Joining a much-needed conversation about microaggressions isn’t about embarking on the race for accumulating the most “pity votes” as some of the critics assert. It’s not about self-imposed victimization.
It’s about challenging the exhaustive burden of microaggressions that cumulatively can truly hurt one’s wellbeing. Furthermore, microaggressions serve as reflections of deeper held biases and stereotypes that need to be openly recognized before any semblance of “debiasing” can take place. Such manifestations of bias are particularly pernicious when they emerge in situations of unequal power dynamics. Naturally, then, people would seek the assistance of individuals with some level of authority. You wouldn’t call out your supervisor or professor. Yet, to declare that people who search for such interventions are undignified is ignorant. It is blind to the reality that alongside micro cases of bias, they are also regularly navigating macro modes of discrimination. Many marginalized people in this country are regularly subjected to structural violence and have already been struggling to silently navigate unjust playing fields with respect to areas such as financial resources, social capital, and political clout.
So it wouldn’t be a huge surprise if, at one point, an individual reaches a tipping point and lashes out at someone committing a microaggression. It shouldn’t be appalling when such students seek out systems of support (such as anonymous blogs) after being compelled to silently bear numerous biases for as long as they can remember–for having an entire schema of assumed beliefs and behaviors imprinted on them without their consent. And it certainly would not be especially valuable to focus on a handful of particularly fervent or controversial cases of people openly addressing microaggressions when we still have significant societal inequities in this country going unaddressed.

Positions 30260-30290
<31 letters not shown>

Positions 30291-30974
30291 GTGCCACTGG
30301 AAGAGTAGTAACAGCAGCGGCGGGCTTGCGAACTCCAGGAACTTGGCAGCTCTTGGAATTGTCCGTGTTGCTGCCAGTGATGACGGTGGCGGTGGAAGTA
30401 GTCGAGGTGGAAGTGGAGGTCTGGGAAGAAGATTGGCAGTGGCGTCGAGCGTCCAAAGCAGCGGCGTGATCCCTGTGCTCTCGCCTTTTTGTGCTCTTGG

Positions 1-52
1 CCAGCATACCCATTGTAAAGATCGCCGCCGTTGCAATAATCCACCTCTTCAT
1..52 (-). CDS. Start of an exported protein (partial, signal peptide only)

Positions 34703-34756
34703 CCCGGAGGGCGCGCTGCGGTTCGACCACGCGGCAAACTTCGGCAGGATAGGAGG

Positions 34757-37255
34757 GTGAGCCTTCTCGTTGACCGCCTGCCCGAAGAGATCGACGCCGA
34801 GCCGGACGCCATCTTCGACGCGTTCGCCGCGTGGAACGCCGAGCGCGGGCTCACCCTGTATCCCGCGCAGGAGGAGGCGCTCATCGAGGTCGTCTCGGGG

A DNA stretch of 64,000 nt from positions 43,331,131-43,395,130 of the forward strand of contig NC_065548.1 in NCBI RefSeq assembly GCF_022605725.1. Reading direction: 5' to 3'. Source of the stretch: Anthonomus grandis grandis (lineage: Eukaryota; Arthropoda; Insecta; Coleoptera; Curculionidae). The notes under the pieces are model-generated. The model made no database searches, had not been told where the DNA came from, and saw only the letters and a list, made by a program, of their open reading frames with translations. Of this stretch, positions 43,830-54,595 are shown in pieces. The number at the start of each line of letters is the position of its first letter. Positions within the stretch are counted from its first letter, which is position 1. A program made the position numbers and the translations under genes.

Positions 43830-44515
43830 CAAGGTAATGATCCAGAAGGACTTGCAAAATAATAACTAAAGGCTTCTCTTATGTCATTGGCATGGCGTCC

What is needed to move forward? In academic medicine today, the decisions regarding hiring, distribution of resources, and advancement are often in the hands of individuals who are principal investigators, division chiefs, chairs, and deans, usually male and white. These individuals may not recognize their unconscious preferences or that their preferences for individuals who are like them may result in differential treatment that increases the relative advantages of those who are already advantaged (ie, in-group favoritism).21 Among both men and women, unconscious bias can lead to decisions that perpetuate inequalities and reinforce cultural biases, like the association of men with intelligence, leadership, and science.21
For those women and minority physicians who have overcome many obstacles and seek to enter the ranks of junior faculty in academic medicine, several institutional changes may help support their success. The first step is acknowledging that the system is not working effectively. The leadership of academic medical centers must address systematically the sources of imbalance openly and strategically. Within each organization, careful analysis of equity and representation should be performed regularly and should be considered part of the responsibility of all managers and leaders…